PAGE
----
Mica flakes are beautiful sparkly things, but what do you DO with them? Here’s a handy tutorial showing two different ways to use mica flakes and stencils in your fusing projects.
Flat Glass (we’re using float)
silicone tip tools
flat ended X-acto knife
N95 particulate mask
We’ll be doing two different versions of the same design using one stencil. Ready?
Put your glass on a sheet of paper to catch the extra mica as we sprinkle, and place the stencil on the glass in a place that seems pleasing to you. Put on your particulate mask and carefully sprinkle mica flakes over the stencil. A thin even coat is best.
Carefully lift off the stencil and shake extra mica back into the container.
Spray the glass with hairspray to keep mica in place. You’ll need to spray from a distance so the force of the hairspray doesn’t blow the mica flakes around.
Mica is an inert material, which means it won’t fuse with your glass. Therefore it needs to be capped, and for best results, a narrow edge around the glass needs to be left clear to ensure the mica is fully encapsulated during the fuse firing. To do this, use your silicone tipped tool to wipe the mica from around the outside edge of the glass.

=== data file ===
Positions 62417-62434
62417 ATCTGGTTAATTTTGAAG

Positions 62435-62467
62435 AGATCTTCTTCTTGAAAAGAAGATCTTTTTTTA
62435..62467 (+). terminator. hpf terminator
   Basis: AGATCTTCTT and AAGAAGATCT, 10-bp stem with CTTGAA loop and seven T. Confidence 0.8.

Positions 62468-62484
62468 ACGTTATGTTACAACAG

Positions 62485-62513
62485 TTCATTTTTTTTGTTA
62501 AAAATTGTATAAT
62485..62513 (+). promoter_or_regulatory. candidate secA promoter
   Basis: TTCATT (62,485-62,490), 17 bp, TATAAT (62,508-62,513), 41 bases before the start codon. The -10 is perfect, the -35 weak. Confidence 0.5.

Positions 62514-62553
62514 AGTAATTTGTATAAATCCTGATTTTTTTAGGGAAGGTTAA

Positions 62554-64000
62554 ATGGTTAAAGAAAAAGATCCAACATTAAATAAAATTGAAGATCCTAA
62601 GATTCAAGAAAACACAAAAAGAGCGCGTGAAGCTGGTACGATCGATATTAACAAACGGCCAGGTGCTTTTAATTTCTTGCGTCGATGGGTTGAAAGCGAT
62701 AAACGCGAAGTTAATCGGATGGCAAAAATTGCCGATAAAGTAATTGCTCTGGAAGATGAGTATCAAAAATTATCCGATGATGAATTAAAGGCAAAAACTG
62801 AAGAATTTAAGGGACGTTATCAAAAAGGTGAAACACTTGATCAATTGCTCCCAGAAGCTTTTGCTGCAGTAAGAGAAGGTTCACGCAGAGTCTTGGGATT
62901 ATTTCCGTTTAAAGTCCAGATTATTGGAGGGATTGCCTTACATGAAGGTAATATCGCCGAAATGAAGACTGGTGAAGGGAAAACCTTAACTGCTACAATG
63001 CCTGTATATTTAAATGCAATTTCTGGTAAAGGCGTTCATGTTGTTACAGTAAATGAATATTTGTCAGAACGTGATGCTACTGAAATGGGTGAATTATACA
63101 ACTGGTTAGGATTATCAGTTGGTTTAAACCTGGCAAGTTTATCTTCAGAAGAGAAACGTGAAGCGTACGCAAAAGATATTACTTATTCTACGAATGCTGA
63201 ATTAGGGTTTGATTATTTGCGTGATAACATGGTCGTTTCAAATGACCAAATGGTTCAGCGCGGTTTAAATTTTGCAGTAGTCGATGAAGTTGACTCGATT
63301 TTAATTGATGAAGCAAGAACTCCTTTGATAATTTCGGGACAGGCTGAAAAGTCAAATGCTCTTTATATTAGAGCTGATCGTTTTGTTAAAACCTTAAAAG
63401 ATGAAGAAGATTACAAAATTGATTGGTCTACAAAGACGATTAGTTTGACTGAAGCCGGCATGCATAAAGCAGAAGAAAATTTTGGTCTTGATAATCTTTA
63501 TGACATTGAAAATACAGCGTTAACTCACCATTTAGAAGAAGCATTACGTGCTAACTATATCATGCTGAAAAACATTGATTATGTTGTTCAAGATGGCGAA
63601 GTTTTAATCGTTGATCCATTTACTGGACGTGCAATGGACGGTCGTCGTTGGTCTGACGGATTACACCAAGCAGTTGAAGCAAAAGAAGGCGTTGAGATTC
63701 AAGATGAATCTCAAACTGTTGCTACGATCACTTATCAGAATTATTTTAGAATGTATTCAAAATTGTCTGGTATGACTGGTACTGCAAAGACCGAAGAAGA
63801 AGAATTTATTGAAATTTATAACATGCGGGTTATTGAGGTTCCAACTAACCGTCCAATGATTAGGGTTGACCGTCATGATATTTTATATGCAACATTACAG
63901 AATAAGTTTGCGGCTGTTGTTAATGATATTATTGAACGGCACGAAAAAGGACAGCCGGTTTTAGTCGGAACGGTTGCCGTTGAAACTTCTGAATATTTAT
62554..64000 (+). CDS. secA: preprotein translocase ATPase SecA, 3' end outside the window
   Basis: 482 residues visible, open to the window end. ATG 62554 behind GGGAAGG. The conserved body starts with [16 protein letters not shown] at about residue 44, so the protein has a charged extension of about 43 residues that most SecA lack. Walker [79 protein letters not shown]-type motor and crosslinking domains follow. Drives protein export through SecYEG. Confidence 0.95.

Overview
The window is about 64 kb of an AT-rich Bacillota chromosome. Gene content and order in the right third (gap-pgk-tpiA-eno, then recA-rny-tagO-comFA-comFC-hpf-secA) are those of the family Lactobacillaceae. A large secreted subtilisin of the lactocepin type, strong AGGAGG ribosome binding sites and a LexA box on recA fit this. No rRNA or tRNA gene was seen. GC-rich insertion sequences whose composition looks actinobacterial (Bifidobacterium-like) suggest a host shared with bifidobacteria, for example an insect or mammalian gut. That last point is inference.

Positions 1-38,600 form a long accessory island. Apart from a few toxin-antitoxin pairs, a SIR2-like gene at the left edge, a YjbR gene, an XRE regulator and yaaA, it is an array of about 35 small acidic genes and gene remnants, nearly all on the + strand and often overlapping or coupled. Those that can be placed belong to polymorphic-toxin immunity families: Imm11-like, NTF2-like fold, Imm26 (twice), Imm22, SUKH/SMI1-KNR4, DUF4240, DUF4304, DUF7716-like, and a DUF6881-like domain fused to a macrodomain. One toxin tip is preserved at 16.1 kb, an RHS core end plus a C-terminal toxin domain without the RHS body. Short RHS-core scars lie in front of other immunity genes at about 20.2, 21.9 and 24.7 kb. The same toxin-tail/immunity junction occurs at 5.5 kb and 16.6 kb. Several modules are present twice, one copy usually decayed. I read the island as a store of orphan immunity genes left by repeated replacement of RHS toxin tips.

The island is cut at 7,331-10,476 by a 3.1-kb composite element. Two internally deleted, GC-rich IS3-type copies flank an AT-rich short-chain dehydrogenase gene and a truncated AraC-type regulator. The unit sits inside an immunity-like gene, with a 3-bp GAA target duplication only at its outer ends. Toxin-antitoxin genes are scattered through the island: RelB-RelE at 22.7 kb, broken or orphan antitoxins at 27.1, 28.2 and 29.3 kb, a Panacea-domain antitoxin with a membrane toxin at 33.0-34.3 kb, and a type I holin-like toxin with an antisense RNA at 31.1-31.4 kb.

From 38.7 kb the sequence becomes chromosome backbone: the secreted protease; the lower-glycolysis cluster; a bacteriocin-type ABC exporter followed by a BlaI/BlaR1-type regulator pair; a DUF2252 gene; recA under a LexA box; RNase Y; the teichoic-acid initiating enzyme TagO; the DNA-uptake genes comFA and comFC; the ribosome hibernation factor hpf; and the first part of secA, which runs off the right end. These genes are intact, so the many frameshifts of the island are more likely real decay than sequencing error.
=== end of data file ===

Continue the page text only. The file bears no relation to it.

If the hairspray gets too dry and you can’t wipe off the mica, use the flat tipped X-acto knife to finish.
The last step is to cap the glass with another sheet of compatible glass. Now we fuse this to a full fuse, with extra time at the bubble squeeze to help keep things bubble free.
Mica Flakes and Stencils Version 2
This time we are using the stencil as a mask to determine what mica to remove. This version uses the same materials and processes, but in a different order. Make sure you keep that particulate mask on!
Place glass on a sheet of paper to catch extra mica and spray an even coat of hairspray over the whole piece of glass.
Sprinkle mica flakes over the surface of the glass. A thin even coat is best, and you’ll have to work fast to cover before the hairspray dries. After the hairspray is dry, tip the extra off onto the sheet of paper.
Place the stencil on the mica coated glass in a way that is pleasing to you.
Using the flat ended knife blade, scrape off the mica that is exposed by the stencil.
Keep scraping until all of the exposed mica is removed
Edge any of the mica areas that reach the outside edge of the glass, as in Version 1. Cap and you are ready to fire to a full fuse.
To review, here are the two versions together:
And a lantern made with the V2. mica and stencils tutorial:
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